The politics of PACE
There has never been any proof that FAAD is the cause of the debilitating symptoms of ME to support the treatment with CBT and GET. In fact, there is mounting evidence against it. Research by the ME Association suggests that exercise therapy causes harm to 70% of ME patients. And there is now compelling evidence of an abnormal physiological response to exertion.
The FAAD theory of ME is now rejected by the international biomedical research community international biomedical research community in favour of a neuro-immune hypothesis.
Yet the FAAD hypothesis will not go away, at least in the UK.
It will not go away because there is so much hanging on it. The FAAD theory was the rationale for multi-million pound government research funding (the only government research funding into ME/CFS prior to 2012), and a network of NHS “fatigue” clinics tackling dysfunctional beliefs through “cognitive restructuring” (CBT) and reversing deconditioning through graded exercise therapy (GET).
The FAAD theory is the basis of consultancy work carried out with insurance firms on “managing” disability claims. It also informs the advice on taking a “biopsychosocial” approach to chronic fatigue as “abnormal illness behaviour” given to the Department of Work and Pensions.
The FAAD proponents enjoy high status with the UK medical community and society. Nowhere is the tension between their interests and the patient community more apparent than in the current wrangle over PACE.
PACE was a £6 million pound government funded trial of the effectiveness of CBT and GET for M.E. compared to standard medical care that had as its rationale the FAAD theory. At the end of the trial there were no significant improvements in any objective measures of functional status, such as walking distance or employment status from any of the trial groups. There were modest benefits for self-reported fatigue for 15% more patients receiving CBT or GET than the control group. But two and a half years after treatment even these very modest initial benefits disappeared. People who received CBT and GET fared no better in the long term than the control group who didn’t.
Yet the headlines of UK medical journals, parroted by the mainstream media, talk of “fear of exercise” in ME patients, and “long term benefit” through CBT and GET.
Even worse, the “science” behind the modest initial findings of self-reported improvement is so methodologically flawed that a group of US scientists are petitioning The Lancet for an independent analysis of the PACE findings. To mention just one contention: the measures for recovery were adjusted downwards half way through the trial so that a patient could be more disabled at the end of the trial than they were at the start and still be classed as “recovered”. The PACE investigators are stubbornly refusing to release their data for independent analysis, despite a ruling by the Freedom of Information commissioner against their reasons for not doing so, and in violation of the data sharing policy of the PLOS One journal they published in.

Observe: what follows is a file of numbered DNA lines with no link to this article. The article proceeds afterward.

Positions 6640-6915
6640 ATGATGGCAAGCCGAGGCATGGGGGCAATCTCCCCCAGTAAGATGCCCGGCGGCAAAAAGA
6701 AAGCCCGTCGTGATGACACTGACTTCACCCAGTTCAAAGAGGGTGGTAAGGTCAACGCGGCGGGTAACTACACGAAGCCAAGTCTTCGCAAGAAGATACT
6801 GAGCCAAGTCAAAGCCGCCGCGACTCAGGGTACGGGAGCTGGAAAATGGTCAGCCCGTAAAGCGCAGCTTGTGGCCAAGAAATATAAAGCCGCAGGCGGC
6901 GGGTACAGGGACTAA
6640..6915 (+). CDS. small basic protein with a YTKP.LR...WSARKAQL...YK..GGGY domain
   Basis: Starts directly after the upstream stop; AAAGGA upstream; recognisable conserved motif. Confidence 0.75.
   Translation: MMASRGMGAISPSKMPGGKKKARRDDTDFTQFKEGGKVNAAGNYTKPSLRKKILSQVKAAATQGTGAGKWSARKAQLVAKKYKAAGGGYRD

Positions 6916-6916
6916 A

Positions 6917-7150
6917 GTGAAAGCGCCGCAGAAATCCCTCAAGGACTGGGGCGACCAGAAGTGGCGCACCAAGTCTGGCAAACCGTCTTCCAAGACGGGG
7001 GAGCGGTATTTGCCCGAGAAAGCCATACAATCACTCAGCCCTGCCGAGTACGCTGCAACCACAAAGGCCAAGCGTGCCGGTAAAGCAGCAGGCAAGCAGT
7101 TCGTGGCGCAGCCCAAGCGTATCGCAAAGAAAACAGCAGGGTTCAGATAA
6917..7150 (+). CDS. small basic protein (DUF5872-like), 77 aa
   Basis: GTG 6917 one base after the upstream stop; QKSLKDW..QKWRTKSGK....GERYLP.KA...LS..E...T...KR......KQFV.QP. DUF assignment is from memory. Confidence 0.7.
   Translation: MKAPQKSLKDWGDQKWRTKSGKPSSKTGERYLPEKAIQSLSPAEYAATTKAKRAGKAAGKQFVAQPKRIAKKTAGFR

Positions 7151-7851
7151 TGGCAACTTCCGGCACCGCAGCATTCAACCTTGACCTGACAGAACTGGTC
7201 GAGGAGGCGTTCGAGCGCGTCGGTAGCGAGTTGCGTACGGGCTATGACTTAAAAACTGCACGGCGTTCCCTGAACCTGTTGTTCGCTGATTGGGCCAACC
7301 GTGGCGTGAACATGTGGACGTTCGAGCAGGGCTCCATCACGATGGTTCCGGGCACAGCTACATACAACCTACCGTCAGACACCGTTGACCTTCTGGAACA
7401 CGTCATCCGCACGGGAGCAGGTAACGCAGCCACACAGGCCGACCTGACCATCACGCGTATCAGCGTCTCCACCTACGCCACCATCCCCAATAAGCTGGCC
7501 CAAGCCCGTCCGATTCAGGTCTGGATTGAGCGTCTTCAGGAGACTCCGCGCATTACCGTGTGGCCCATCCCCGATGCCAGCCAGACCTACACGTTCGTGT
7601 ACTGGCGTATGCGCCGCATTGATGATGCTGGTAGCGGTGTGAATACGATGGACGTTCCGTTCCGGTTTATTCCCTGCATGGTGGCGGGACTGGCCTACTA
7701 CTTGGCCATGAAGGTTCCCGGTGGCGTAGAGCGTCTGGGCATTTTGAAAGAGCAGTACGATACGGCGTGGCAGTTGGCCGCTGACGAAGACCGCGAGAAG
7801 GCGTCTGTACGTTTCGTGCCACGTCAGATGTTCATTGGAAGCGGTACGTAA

In their refusals, they cite the “vexatiousness” of patients, and even fellow scientists, having the temerity to question their research.
The irony is we may be just one major drug trial away from a treatment for ME that works by suppressing the body’s immune response. Small trials of Rituximab suggest it could promote recovery in 30% of patients and significant improvement in a further 30%. It would confirm what the US Institute of Medicine has concluded: that all available and growing biomedical evidence points to ME being a neuro-immune disease.
But don’t expect to hear the psychosomatic FAAD theory of ME debunked in the UK media or medical journals any time soon. The stakes for its proponents are too high and their influence within the establishment too deep.
Meanwhile, many people with severe ME – the 25 – 30% who are too ill to leave their homes - eke out an existence below the radar of health and social care services. For many years I was one of them: dismissed, abandoned, and achingly isolated from the rest of society. Our condition barely exists in medical textbooks, or is classified under Medically Unexplained Symptoms: i.e. not of the same order as other disabling conditions.
The stigma of ME is not the stigma of mental illness, as the psychiatrist’s spin goes. It is the stigma of a pseudo-illness. The US ME activist Jen Brea describes her darkest times when she went from being a Harvard doctoral student to being bedbound with ME:
I spent many days waking up disappointed to still be alive not just because I was sick, but because I was sick with a disease that has no name, or face, or voice, that in the public consciousness does not exist…It’s one thing to disappear. It’s another thing to disappear and have no one notice or understand why.
The stigma of ME is almost as hellish as the illness itself.
To join the fight against this injustice join MEAction.Net.
And thank you for reading this far!